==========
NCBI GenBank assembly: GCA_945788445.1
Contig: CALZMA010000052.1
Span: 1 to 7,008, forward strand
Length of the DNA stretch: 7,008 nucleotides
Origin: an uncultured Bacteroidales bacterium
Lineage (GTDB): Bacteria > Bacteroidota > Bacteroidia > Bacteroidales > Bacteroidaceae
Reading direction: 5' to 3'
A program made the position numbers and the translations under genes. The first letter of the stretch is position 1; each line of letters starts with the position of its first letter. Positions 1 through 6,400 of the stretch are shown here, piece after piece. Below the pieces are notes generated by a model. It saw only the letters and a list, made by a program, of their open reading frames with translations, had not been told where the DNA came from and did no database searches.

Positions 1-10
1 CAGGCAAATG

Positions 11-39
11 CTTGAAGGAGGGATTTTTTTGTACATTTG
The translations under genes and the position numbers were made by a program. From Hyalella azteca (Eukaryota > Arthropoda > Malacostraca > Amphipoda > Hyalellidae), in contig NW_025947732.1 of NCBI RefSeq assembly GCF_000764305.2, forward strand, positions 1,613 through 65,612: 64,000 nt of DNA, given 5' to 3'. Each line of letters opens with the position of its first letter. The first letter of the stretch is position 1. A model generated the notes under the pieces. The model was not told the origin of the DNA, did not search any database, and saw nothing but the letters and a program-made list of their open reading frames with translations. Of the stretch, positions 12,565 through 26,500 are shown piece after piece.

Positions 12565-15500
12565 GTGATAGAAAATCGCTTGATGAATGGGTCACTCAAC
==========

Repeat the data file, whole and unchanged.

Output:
NCBI GenBank assembly: GCA_945788445.1
Contig: CALZMA010000052.1
Span: 1 to 7,008, forward strand
Length of the DNA stretch: 7,008 nucleotides
Origin: an uncultured Bacteroidales bacterium
Lineage (GTDB): Bacteria > Bacteroidota > Bacteroidia > Bacteroidales > Bacteroidaceae
Reading direction: 5' to 3'
A program made the position numbers and the translations under genes. The first letter of the stretch is position 1; each line of letters starts with the position of its first letter. Positions 1 through 6,400 of the stretch are shown here, piece after piece. Below the pieces are notes generated by a model. It saw only the letters and a list, made by a program, of their open reading frames with translations, had not been told where the DNA came from and did no database searches.

Positions 1-10
1 CAGGCAAATG

Positions 11-39
11 CTTGAAGGAGGGATTTTTTTGTACATTTG
The translations under genes and the position numbers were made by a program. From Hyalella azteca (Eukaryota > Arthropoda > Malacostraca > Amphipoda > Hyalellidae), in contig NW_025947732.1 of NCBI RefSeq assembly GCF_000764305.2, forward strand, positions 1,613 through 65,612: 64,000 nt of DNA, given 5' to 3'. Each line of letters opens with the position of its first letter. The first letter of the stretch is position 1. A model generated the notes under the pieces. The model was not told the origin of the DNA, did not search any database, and saw nothing but the letters and a program-made list of their open reading frames with translations. Of the stretch, positions 12,565 through 26,500 are shown piece after piece.

Positions 12565-15500
12565 GTGATAGAAAATCGCTTGATGAATGGGTCACTCAAC